Discussion in 'C Programming' started by spibou@gmail.com, Aug 3, 2006.

1. ### Guest

On 6.3.1.1 of N1124 we read:

If an int can represent all values of the
original type, the value is converted to
an int; otherwise, it is converted to an
unsigned int.

A few lines above that we read:

The following may be used in an expres-
sion wherever an int or unsigned int may
be used:

So the first quote refers only to objects which can be
represented as an (unsigned) int , right ?

1. So why do integer promotion rules exist ?
(meaning before the first standard) implementations
promotion rules for situations where a type
smaller than int encountered across an operator
a type which was int. So the standard simply chose
between the 2 historical integer promotion practices.

2. Why do promotion rules apply when using the ~
operator ?

3. Which promotion rules apply when one of the
operands is (long) long (unsigned) int ?

Spiros Bousbouras

, Aug 3, 2006

2. ### =?utf-8?B?SGFyYWxkIHZhbiBExLNr?=Guest

wrote:
> On 6.3.1.1 of N1124 we read:
>
> If an int can represent all values of the
> original type, the value is converted to
> an int; otherwise, it is converted to an
> unsigned int.
>
> A few lines above that we read:
>
> The following may be used in an expres-
> sion wherever an int or unsigned int may
> be used:
>
> So the first quote refers only to objects which can be
> represented as an (unsigned) int , right ?

Yes.

> 1. So why do integer promotion rules exist ?

Because processors might not support arithmetic on char/short types.

> (meaning before the first standard) implementations
> had types smaller than int so they had to have *some*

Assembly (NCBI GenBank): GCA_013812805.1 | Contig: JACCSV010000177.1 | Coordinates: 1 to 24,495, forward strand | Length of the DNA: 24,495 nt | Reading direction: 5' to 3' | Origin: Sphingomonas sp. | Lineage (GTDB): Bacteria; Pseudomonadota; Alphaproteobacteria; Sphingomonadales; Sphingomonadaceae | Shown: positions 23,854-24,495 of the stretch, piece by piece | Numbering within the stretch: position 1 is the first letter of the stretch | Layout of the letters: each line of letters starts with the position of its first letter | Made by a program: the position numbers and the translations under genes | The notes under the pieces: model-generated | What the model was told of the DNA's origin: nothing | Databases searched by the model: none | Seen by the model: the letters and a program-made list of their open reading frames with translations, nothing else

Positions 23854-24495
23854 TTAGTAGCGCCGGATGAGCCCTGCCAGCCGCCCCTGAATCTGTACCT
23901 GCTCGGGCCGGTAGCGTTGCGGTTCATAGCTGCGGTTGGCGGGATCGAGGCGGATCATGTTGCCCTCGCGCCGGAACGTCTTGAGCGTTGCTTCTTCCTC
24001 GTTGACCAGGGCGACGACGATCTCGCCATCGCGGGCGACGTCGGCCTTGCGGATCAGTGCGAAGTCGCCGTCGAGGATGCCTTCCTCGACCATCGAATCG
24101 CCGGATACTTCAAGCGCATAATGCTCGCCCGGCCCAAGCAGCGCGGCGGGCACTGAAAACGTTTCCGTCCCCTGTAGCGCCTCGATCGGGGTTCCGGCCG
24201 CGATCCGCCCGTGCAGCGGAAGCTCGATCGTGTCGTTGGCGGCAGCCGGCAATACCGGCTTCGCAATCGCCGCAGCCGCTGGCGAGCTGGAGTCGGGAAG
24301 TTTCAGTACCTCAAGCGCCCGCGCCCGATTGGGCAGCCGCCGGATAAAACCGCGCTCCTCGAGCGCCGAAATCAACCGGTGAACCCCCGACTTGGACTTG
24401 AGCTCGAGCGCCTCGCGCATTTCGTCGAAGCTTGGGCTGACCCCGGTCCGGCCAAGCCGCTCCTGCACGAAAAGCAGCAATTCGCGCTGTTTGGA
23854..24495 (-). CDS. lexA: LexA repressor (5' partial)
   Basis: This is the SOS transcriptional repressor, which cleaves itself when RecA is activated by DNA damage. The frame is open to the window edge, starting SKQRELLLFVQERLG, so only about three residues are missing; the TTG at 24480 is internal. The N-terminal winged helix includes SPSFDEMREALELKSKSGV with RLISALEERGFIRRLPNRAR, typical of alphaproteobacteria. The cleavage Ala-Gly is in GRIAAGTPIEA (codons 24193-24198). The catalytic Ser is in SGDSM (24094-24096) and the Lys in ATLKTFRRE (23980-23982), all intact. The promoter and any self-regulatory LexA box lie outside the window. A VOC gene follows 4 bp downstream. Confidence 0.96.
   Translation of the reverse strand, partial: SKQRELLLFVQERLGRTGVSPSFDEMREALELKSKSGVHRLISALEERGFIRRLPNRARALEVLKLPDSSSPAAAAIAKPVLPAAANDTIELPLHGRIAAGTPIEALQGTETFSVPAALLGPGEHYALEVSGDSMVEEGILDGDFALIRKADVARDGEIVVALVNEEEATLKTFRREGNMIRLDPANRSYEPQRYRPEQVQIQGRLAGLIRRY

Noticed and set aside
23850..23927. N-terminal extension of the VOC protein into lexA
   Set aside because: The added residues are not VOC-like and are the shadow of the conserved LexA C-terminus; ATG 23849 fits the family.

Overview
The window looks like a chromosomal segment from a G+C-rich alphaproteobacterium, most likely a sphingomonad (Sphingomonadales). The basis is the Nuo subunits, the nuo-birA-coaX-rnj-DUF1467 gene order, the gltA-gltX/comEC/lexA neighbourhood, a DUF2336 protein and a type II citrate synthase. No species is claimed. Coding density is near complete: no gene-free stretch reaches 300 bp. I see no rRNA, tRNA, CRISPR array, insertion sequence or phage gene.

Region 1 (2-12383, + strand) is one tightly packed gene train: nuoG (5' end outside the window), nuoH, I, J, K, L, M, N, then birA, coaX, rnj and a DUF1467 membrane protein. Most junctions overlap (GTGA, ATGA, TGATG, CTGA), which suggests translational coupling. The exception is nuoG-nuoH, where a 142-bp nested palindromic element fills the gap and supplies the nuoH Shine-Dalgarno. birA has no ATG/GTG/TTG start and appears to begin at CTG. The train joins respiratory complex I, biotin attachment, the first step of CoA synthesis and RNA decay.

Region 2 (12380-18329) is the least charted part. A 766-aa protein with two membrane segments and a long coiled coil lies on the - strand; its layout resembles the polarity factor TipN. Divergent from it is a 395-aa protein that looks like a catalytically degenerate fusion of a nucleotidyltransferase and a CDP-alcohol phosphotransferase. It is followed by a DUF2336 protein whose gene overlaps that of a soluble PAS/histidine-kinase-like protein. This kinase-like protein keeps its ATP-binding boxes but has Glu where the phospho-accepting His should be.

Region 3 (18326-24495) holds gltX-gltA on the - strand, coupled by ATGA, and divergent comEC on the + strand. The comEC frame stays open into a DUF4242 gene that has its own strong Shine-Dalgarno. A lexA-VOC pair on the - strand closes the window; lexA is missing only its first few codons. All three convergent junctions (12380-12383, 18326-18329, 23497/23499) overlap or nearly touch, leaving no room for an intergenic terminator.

> promotion rules for situations where a type
> smaller than int encountered across an operator
> a type which was int. So the standard simply chose
> between the 2 historical integer promotion practices.

What you describe now are called the "usual arithmetic conversions"
(6.3.1.8), not the "integer promotions".

> 2. Why do promotion rules apply when using the ~
> operator ?

The rules are consistent for mostly all operators, and for the unary -
operator, processors might not support arithmetic on char/short types.

> 3. Which promotion rules apply when one of the
> operands is (long) long (unsigned) int ?

With binary operators, it depends both on the other argument and their
ranges. With unary operators, there are no promotions.

=?utf-8?B?SGFyYWxkIHZhbiBExLNr?=, Aug 3, 2006

3. ### Eric SosmanGuest

wrote On 08/03/06 11:58,:
> On 6.3.1.1 of N1124 we read:
>
> If an int can represent all values of the
> original type, the value is converted to
> an int; otherwise, it is converted to an
> unsigned int.
>
> A few lines above that we read:
>
> The following may be used in an expres-
> sion wherever an int or unsigned int may
> be used:
>
> So the first quote refers only to objects which can be
> represented as an (unsigned) int , right ?
>
> 1. So why do integer promotion rules exist ?

struct {
int x : 7;
int y : 11;
} s = { 1, 2 };
int t = s.x + s.y;